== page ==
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Brain cholinergic impairment in liver failure.

García-Ayllón MS, Cauli O, Silveyra MX, Rodrigo R, Candela A, Compañ A, Jover R, Pérez-Mateo M, Martínez S, Felipo V, Sáez-Valero J - Brain (2008)

Bottom Line: Here, we examined potential alterations in the brain levels of key cholinergic enzymes in cirrhotic patients and animal models with liver failure.Portacaval shunted rats which display increased levels of cerebral ammonia did not show any brain cholinergic abnormalities, confirming that high ammonia levels do not play a role in brain AChE changes.In conclusion, this study is the first direct evidence of a cholinergic imbalance in the brain as a consequence of liver failure and points to the possible role of the cholinergic system in the pathogenesis of hepatic encephalopathy.

View Article: PubMed Central - PubMed

Affiliation: Instituto de Neurociencias de Alicante, Universidad Miguel Hernández-CSIC, San Juan de Alicante, Spain.

ABSTRACT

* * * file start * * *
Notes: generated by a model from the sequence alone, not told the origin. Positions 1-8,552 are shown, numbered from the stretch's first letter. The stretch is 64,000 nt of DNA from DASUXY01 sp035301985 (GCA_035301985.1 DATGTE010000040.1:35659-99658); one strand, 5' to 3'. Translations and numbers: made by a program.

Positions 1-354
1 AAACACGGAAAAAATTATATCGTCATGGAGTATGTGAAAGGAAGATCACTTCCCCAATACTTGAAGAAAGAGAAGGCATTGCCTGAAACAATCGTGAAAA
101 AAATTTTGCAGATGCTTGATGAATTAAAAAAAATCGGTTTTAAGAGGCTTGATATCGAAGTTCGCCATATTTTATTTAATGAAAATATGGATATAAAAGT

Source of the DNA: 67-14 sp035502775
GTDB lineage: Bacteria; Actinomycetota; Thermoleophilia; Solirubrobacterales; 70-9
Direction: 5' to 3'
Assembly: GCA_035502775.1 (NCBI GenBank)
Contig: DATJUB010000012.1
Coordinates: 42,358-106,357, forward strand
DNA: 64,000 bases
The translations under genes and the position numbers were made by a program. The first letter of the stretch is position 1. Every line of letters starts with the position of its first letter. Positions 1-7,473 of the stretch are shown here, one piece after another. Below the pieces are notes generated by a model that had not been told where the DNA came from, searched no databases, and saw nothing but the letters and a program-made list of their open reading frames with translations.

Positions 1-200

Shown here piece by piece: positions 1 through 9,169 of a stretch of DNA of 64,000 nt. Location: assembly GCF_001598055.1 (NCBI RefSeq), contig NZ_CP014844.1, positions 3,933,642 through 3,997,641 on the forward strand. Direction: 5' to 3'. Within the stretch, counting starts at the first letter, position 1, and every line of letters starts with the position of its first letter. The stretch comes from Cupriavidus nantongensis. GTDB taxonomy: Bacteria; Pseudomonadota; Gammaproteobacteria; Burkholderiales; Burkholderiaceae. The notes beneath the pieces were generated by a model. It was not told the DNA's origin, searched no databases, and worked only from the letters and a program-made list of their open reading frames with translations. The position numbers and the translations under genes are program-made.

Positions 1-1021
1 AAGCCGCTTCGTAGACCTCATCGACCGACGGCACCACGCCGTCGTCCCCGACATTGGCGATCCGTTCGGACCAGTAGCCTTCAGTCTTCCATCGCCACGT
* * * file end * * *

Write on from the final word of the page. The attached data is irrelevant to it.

The cholinergic system is involved in specific behavioural responses and cognitive processes. Here, we examined potential alterations in the brain levels of key cholinergic enzymes in cirrhotic patients and animal models with liver failure. An increase (~30%) in the activity of the acetylcholine-hydrolyzing enzyme, acetylcholinesterase (AChE) is observed in the brain cortex from patients deceased from hepatic coma, while the activity of the acetylcholine-synthesizing enzyme, choline acetyltransferase, remains unaffected. In agreement with the human data, AChE activity in brain cortical extracts of bile duct ligated (BDL) rats was increased (~20%) compared to controls. A hyperammonemic diet did not result in any further increase of AChE levels in the BDL model, and no change was observed in hyperammonemic diet rats without liver disease. Portacaval shunted rats which display increased levels of cerebral ammonia did not show any brain cholinergic abnormalities, confirming that high ammonia levels do not play a role in brain AChE changes. A selective increase of tetrameric AChE, the major AChE species involved in hydrolysis of acetylcholine in the brain, was detected in both cirrhotic humans and BDL rats. Histological examination of BDL and non-ligated rat brains shows that the subcellular localization of both AChE and choline acetyltransferase, and thus the accessibility to their substrates, appears unaltered by the pathological condition. The BDL-induced increase in AChE activity was not parallelled by an increase in mRNA levels. Increased AChE in BDL cirrhotic rats leads to a pronounced decrease (~50-60%) in the levels of acetylcholine. Finally, we demonstrate that the AChE inhibitor rivastigmine is able to improve memory deficits in BDL rats. One week treatment with rivastigmine (0.6 mg/kg; once a day, orally, for a week) resulted in a 25% of inhibition in the enzymatic activity of AChE with no change in protein composition, as assessed by sucrose density gradient fractionation and western blotting analysis. In conclusion, this study is the first direct evidence of a cholinergic imbalance in the brain as a consequence of liver failure and points to the possible role of the cholinergic system in the pathogenesis of hepatic encephalopathy.